Consumers in the United States, Canada, England and Europe have been complaining about headaches, skin burns, rashes, and neurological problems caused by CFLs because they emit ultraviolet radiation and electrical and magnetic field emissions, or "DIRTY ENERGY."
Health Canada tested the UV levels in CFLs and has since released a report stating that "some people are extremely sensitive to UV and may be affected by the amount of UV produced." This includes people with autoimmune diseases, such as Lupus, and those who have sensitive skin.
The British and Canadian health warnings also state that adults should never be closer that 1 foot to a CFL, and that exposure should be limited to one hour
Researcher Peter Braun, who carried out tests on CFLs at the independent Berlin Alab Laboratory, said: "For such carcinogenic substances it is important they are kept as far away as possible from the human environment," the UK Express reports. Braun added that the bulbs are especially harmful if left on near a child's head, or if used in close proximity to adults who use the light for reading.
"While it was known that harmful amounts of mercury are released if one of the new â€˜green' bulbs breaks, experts have now discovered they also emit several carcinogenic chemicals."
"These include phenol - a poison used by the Nazis to kill concentration camp victims - and the toxins naphthalene and styrene, which are released as a form of steam when the bulb is switched on."
Several countries, including the U.S., have moved to ban and phase out manufacturing of traditional incandescent lights by 2012 - 2016, prompting their replacement with CFLs.
This is why Sen. Mike Enzi (R-Wyo.), introduced the Better Use of Light Bulbs (BULB) Act that would keep SAFE incandescent light bulbs in the market, and REPEAL the Renewable Fuels, Consumer Protection and Energy Efficient Act of 2007, a law that ends production of traditional incandescent light bulbs by including new lighting efficiency standards that phase out the use of 100 watt and 75 watt incandescent light bulbs, and requires the production of toxic CFLs, halogen bulbs that can cause fires, and expensive LED bulbs.
Last year, the Canadian Broadcasting Network reported that a Trent University study revealed that DIRTY ELECTRICITY produced by CFLs can cause diabetics' blood sugar levels to increase, heighten neurological symptoms for people who have Multiple Sclerosis (MS), and cause breathing problems for asthmatics.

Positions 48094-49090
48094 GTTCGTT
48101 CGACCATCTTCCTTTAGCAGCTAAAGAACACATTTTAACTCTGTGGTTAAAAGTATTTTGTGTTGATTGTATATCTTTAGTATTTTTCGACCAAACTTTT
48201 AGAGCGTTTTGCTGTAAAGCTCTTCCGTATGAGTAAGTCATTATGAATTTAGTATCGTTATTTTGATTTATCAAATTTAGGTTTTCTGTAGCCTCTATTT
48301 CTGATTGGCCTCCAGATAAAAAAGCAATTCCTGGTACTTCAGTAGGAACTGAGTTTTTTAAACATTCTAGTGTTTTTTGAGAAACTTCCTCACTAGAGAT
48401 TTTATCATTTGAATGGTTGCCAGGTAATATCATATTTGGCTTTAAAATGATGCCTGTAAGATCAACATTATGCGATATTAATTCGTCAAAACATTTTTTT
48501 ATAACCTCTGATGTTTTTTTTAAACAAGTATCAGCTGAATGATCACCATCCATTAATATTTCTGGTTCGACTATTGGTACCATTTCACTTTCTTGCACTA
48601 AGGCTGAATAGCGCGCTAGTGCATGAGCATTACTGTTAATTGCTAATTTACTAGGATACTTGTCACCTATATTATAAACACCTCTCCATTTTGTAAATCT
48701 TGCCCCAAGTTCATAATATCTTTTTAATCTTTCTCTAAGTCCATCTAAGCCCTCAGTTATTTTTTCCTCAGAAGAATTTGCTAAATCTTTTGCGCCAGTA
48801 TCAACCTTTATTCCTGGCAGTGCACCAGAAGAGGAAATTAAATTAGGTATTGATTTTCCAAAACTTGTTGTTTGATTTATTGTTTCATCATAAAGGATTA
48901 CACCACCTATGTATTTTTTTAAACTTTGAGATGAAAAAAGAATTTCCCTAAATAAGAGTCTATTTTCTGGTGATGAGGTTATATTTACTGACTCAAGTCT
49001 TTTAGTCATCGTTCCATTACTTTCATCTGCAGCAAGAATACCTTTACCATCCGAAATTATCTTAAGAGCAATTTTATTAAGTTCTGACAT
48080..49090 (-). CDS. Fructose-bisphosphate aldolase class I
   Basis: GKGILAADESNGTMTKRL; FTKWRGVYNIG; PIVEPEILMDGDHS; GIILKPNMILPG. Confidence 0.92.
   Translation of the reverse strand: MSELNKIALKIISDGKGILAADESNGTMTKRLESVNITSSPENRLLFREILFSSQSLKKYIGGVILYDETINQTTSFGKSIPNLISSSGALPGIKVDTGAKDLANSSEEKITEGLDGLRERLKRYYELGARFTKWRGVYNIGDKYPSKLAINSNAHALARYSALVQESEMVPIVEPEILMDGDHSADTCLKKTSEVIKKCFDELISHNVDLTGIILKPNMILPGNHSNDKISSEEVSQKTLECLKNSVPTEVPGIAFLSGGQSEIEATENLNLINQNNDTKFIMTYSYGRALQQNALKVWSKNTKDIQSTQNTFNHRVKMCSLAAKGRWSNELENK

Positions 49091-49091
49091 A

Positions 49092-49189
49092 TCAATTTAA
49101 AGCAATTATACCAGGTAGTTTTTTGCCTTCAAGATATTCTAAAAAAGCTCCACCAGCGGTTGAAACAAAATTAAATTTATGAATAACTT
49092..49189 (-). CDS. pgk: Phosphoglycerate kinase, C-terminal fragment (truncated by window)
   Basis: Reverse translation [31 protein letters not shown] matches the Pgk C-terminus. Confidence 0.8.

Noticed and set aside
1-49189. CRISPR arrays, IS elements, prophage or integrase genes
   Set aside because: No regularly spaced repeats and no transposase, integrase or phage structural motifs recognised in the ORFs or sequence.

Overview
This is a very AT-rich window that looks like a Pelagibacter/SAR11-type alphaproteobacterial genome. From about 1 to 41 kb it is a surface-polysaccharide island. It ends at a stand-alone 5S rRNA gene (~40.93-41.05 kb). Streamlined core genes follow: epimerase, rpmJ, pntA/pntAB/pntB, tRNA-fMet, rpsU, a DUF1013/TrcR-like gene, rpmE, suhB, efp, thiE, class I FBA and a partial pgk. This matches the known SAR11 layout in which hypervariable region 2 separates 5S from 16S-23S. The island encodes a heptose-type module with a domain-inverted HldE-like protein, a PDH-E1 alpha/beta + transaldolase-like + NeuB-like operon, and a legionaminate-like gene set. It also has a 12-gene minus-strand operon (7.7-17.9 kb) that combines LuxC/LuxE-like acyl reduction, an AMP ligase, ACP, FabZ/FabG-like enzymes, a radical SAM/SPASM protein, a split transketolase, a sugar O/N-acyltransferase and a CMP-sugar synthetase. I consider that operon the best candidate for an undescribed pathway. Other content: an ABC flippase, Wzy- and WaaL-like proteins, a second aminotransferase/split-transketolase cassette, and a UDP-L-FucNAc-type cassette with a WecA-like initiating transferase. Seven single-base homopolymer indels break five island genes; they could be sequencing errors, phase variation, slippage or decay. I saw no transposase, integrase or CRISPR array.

CFLs, a light bulb invention that was once believed to be an energy and environmental solution to America's problems, is quickly becoming a more expensive and dangerous alternative. CFLs produce high levels of electromagnetic pollution, producing electromagnetic frequencies between 400 and 800
Sen. Enzi said the amount of mercury in one bulb is enough to contaminate up-to 6,000 gallons of water beyond safe drinking levels.
If members of Congress refuse to pass Sen. Enzi's BULB Act (S. 395), and its companion bill in the House, H.R. 6411 that was introduced by Reps. Joe Barton (R-Texas), Michael Burgess (R-Texas), and Marsha Blackburn (R-Tenn.), then everyone who wants to buy and use traditional incandescent light bulbs in their homes or businesses will be forced to move to South Carolina!
Since Congress in 2007 passed the federal energy law that bans the production of traditional incandescent light bulbs, South Carolina legislators recently passed a bill that trumps the federal energy standards and will allow manufactures in South Carolina to make and sell traditional incandescent light bulbs; but they can ONLY be manufactured and purchased in South Carolina.
According to The Mercury News, "CFLs account for a quarter of new bulb sales and each contains up-to five milligrams of mercury, a potent neurotoxin that's on the worst-offending list of environmental contaminants."
The Association of Lighting and Mercury Recyclers reports that: "Demand for the bulbs is growing as federal and state mandates for energy-efficient lighting takes effect, yet only about two percent of residential consumers and one-third of businesses recycle them. said Paul Abernathy, executive director of the Napa-based recycling association.
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